Small Aircraft Crashes Leaving 2 Dead in Shelby County, Indiana




Small Aircraft Crashes Leaving 2 Dead in Shelby County, Indiana – BrewerWood News

On November 22nd, 2023, a Cirrus SR 22T (tail number N17DT) crashed in a cornfield located in Shelby County, Indiana, near the Shelbyville Municipal Airport.

On board was Nathan Allen Finney, age 42 from Bloomington, IN, and Warren Bruhl, age 59 from Northbrook, IL. Reportedly, Finney had recently purchased the aircraft and was on a training flight with Bruhl as the flight instructor. Bruhl worked for Gambit Aviation. The company confirmed Bruhl’s death in a Facebook post.



Indiana State Police and Shelby County Sheriff’s Office deputies responded to reports of a plane crash about a mile north of Interstate 74 in Shelby County at 4:50 p.m., ISP said in a news release.

Officers found smoke rising from a burning single engine aircraft that had crashed in the middle of a cornfield.



“After the fire was extinguished, the remains of one adult man was visible in the wreckage,” ISP Sgt. John Perrine said in the release. “Troopers continued to examine the damaged aircraft and later that evening the remains of a second adult male was located in the wreckage.”

“Being in the rural area, in a cornfield, creates some issues with accessibility to the scene,” said Indiana State Police Sgt. John Perrine. “And then now it’s dark, and so obviously hinders a little bit of the investigation as well.”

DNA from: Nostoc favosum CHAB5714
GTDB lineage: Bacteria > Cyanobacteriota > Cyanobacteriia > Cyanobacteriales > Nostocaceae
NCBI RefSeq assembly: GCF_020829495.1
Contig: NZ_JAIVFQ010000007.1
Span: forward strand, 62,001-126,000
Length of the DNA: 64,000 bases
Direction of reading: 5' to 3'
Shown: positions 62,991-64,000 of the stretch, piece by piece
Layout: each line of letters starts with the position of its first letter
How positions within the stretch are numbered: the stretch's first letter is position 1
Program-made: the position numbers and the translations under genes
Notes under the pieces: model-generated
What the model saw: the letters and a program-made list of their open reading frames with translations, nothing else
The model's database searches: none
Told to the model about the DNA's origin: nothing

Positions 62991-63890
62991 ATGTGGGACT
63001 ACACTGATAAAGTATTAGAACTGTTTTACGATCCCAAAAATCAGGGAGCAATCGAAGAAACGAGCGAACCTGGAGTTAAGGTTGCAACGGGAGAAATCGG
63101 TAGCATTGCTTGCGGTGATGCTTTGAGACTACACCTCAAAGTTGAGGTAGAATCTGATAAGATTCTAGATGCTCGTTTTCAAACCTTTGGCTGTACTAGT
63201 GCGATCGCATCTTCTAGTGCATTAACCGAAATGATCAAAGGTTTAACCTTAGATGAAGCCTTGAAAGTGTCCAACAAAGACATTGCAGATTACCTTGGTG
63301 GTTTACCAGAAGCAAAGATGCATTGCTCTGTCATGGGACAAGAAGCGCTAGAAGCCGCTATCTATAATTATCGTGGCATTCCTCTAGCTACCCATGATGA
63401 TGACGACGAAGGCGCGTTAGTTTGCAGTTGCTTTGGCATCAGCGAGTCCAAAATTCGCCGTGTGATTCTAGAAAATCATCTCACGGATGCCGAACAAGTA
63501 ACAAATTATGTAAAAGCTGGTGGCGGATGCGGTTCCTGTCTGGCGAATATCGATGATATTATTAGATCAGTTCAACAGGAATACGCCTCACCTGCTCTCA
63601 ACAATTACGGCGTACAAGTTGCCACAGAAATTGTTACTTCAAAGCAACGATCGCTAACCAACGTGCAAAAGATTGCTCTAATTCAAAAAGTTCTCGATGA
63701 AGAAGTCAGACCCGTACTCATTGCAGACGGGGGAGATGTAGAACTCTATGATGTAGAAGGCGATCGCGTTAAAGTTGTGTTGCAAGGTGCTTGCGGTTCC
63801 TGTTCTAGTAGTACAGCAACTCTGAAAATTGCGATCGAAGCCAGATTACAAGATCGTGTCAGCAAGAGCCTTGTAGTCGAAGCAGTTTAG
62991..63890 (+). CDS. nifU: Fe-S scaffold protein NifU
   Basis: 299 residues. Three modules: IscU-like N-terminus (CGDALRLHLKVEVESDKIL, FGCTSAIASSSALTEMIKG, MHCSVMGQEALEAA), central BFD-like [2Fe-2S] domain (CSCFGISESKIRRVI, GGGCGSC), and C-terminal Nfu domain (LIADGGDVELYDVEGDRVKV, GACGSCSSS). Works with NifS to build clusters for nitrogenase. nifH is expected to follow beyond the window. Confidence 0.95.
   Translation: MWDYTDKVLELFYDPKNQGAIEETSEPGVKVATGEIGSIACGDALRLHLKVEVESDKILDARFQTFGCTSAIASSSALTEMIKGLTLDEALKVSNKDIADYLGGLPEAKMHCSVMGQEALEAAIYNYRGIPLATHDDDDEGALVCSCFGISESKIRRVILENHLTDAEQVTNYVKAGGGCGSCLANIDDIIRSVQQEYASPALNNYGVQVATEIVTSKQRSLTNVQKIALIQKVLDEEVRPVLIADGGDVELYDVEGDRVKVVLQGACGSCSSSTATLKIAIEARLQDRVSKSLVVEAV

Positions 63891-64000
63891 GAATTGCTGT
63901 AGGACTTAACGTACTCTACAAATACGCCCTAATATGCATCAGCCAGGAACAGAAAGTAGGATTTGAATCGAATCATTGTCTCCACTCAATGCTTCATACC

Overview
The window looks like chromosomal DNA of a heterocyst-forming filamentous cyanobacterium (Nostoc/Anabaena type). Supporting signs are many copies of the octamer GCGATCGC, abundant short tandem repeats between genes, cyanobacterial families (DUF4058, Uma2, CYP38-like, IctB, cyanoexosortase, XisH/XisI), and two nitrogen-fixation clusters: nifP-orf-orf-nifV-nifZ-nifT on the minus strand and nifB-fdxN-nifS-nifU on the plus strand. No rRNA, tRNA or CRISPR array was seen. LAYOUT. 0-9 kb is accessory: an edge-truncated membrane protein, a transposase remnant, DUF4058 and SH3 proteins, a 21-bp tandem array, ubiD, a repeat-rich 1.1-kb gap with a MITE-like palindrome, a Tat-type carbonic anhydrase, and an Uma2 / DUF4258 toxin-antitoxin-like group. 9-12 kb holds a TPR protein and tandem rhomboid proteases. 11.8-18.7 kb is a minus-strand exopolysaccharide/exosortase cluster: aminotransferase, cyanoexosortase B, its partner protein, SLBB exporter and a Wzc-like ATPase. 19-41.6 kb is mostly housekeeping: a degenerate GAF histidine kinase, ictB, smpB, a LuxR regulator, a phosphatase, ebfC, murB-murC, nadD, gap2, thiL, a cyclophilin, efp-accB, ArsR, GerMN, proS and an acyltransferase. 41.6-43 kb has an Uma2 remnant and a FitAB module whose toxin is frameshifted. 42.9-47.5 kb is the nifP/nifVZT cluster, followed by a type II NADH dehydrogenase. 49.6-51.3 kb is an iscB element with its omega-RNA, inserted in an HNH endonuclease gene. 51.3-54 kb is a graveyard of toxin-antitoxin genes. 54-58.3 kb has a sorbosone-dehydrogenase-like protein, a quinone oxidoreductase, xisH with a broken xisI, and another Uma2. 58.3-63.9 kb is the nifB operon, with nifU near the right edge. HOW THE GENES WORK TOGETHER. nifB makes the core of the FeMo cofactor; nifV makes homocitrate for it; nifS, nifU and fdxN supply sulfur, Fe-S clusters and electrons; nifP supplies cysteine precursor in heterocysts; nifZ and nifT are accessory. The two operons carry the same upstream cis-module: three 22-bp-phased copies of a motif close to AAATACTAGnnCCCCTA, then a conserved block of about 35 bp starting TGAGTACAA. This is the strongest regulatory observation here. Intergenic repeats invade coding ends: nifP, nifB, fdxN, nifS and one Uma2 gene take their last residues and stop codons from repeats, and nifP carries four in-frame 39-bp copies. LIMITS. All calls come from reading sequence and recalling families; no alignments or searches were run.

The FlightAware website tracked the Cirrus SR22T single-engine airplane departing from the Monroe County Airport in Bloomington, IN at 4:05PM, however, radar contact was lost near Shelbyville, IN at 4:46PM.

According to sources, it has been stated that a witness, who was traveling eastbound on I-74, saw a small airplane to her left flying over a field southbound.

The witness stated that the airplane was very low and looked stalled or as if it was hovering or hanging. The witness estimated the airplane’s altitude as 200 ft above ground level. As the airplane approached the witness’s position, it took a sharp turn to the left or east. Immediately after turning east, the airplane seemed to lose all control. The left wing dipped, and the airplane was fully sideways; the wings were vertical.

The airplane rotated to the right with the wings vertical. The witness thought that the airplane rotated to the left one more time and then leveled out extremely low to the ground. The airplane disappeared behind trees at an estimated altitude of 50-100 ft above ground level. A second or two after disappearing behind the trees, the witness saw a fireball and thick black smoke. The witness stated that no parts came off the airplane and there was no deployment of the rocket from the airplane’s parachute system before the airplane’s impact with the ground.